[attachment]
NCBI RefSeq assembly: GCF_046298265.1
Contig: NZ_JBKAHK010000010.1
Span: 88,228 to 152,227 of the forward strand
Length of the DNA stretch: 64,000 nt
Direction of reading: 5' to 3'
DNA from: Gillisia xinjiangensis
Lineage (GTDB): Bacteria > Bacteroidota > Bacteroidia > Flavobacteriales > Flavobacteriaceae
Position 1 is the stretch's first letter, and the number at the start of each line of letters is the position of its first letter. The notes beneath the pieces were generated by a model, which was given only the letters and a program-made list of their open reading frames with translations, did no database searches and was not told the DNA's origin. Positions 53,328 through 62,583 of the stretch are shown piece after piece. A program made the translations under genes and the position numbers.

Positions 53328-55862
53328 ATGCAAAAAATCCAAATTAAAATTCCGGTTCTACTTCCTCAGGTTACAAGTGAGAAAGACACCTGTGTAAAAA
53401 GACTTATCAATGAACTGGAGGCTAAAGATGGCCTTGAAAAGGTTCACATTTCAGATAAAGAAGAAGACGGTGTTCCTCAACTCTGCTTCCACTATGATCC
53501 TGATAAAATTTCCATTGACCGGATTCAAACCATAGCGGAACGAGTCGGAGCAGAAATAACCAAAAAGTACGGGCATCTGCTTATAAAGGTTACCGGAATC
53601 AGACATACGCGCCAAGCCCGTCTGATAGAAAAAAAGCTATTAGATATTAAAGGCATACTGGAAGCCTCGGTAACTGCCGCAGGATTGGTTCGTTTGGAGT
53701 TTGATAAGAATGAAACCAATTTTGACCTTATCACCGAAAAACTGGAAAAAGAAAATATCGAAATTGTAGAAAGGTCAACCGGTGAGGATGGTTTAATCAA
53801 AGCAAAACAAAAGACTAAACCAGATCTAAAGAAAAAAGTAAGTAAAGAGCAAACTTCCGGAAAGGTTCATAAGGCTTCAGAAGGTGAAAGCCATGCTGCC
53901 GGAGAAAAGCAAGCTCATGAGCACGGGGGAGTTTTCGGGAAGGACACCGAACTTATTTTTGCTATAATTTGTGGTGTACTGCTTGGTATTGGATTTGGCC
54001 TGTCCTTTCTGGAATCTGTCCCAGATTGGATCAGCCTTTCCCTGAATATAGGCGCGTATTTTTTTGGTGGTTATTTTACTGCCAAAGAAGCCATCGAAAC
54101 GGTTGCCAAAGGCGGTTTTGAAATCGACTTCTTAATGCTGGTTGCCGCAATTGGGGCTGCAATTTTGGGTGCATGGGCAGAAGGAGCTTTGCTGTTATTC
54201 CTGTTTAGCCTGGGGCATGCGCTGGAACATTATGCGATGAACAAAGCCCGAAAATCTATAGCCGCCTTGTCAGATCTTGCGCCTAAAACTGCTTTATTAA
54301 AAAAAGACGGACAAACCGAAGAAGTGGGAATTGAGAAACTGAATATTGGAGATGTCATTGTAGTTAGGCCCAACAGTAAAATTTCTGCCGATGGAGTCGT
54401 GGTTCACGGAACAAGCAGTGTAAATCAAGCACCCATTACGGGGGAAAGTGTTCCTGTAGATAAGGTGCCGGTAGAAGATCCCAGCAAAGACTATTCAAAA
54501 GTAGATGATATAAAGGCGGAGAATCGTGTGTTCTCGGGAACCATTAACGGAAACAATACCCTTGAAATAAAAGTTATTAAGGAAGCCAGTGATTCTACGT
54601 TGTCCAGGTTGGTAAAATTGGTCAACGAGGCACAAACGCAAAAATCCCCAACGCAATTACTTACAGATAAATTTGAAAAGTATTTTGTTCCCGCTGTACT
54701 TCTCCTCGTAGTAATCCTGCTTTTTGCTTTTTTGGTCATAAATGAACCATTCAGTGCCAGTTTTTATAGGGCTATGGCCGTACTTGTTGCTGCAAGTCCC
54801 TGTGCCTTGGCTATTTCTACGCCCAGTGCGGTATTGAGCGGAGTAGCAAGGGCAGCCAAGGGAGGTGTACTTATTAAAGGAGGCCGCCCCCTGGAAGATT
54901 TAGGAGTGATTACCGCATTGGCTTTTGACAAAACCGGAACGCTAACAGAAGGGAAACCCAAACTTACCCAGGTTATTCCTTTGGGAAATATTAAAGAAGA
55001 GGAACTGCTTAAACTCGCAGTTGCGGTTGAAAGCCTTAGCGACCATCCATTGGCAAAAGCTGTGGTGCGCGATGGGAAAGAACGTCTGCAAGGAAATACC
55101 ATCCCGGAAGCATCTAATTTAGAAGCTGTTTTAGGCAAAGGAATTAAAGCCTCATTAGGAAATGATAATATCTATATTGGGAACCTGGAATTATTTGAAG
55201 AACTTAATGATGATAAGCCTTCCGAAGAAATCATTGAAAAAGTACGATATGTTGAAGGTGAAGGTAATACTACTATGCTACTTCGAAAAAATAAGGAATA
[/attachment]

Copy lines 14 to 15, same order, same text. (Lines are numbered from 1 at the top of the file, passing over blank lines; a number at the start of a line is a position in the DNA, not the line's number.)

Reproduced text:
53701 TTGATAAGAATGAAACCAATTTTGACCTTATCACCGAAAAACTGGAAAAAGAAAATATCGAAATTGTAGAAAGGTCAACCGGTGAGGATGGTTTAATCAA
53801 AGCAAAACAAAAGACTAAACCAGATCTAAAGAAAAAAGTAAGTAAAGAGCAAACTTCCGGAAAGGTTCATAAGGCTTCAGAAGGTGAAAGCCATGCTGCC